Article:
(27 Apr 2019) The World Intellectual Property Organisation (WIPO) is organising three regional seminars to understand how far copyright rules meet the needs of libraries around the world. The first one starts on Monday in Singapore, looking at the Asia-Pacific. IFLA will be there.
Copyright is crucial to the work of libraries, as it shapes the way information can be accessed and used. To ensure that it does not stand in the way of our public interest mission, exceptions and limitations are a fundamental part of copyright systems.
At the World Intellectual Property Organisation (WIPO), United Nations member states have been exploring this question. To go further into details, WIPO has organised three regional seminars: in the Asia-Pacific region, in the African region, and in the Latin America and the Caribbean region. The first one, for the Asia-Pacific region, takes place in Singapore next week.
The Asia-Pacific Regional Seminar
This two-day seminar (29-30 April) will analyse the situation of libraries, archives and museums as well as educational and research institutions in the region and will explore areas for action at the political level.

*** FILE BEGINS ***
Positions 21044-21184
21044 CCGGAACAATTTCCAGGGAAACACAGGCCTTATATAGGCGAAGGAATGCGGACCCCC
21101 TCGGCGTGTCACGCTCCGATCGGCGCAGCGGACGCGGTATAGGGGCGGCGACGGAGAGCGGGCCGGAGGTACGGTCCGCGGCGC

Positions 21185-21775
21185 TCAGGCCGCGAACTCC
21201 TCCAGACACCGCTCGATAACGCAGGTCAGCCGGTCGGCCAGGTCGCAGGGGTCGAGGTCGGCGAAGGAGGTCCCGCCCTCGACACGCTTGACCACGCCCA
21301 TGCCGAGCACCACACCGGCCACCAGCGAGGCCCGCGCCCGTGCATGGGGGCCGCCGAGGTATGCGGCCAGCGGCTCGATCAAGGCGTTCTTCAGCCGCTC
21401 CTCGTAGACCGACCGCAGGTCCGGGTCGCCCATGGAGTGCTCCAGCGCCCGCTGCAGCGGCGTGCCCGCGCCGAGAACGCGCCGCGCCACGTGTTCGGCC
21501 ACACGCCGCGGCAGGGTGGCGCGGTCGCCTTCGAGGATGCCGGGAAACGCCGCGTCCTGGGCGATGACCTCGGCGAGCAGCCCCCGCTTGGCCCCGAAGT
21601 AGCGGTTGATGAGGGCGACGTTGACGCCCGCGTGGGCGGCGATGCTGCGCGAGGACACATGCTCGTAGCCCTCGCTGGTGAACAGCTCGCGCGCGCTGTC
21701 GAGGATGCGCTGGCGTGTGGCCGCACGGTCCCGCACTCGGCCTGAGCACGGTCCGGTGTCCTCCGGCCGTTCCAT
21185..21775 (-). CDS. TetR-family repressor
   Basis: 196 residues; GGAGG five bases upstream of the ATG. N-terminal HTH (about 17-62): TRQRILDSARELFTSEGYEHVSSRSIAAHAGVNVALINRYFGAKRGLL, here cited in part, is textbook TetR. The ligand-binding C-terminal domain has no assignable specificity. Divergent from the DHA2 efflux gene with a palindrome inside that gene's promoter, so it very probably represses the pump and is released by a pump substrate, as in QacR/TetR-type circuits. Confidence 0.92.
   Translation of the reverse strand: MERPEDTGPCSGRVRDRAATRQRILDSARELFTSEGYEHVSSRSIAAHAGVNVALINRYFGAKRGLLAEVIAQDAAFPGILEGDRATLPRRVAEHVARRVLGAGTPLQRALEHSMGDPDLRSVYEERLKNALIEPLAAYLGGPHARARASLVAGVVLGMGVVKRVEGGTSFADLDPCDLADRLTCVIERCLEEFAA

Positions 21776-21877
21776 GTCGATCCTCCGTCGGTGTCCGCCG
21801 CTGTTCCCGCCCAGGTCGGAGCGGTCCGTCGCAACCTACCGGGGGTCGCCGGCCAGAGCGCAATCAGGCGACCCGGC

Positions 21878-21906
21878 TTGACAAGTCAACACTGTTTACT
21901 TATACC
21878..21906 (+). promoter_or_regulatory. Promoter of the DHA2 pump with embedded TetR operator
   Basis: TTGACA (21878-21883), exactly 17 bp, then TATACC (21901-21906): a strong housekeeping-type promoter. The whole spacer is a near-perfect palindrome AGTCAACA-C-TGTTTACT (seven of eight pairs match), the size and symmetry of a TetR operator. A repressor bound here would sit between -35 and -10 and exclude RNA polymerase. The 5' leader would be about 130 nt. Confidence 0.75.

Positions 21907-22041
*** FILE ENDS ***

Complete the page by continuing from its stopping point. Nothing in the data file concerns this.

Countries from the Asia-Pacific region will be represented by their copyright office (or government office in charge of copyright). Libraries, archives and museums, as well as other non-governmental organisations, will also be there.
There will mostly be workshop discussions, where member states, observers and WIPO officials will exchange their views and experience on existing copyright laws and whether they are suitable to the mission of our institutions.
What are our objectives?
At WIPO, IFLA works to underline the need to deliver progress at the international level on the topic of exceptions and limitations. It is the best way to ensure that these provisions apply across-borders (and so enable libraries globally to cooperate), and to encourage change in countries where reform to copyright laws is overdue.
At the Asia-Pacific regional seminar, we will call for this, underlining how in many countries in the region, copyright laws do not respond to the public interest mission of libraries, archives and museums.
Stay tuned for the outcomes of the meeting on IFLA’s webpage and social media, under the hashtag #Copyright4Libraries.
The original news release is here.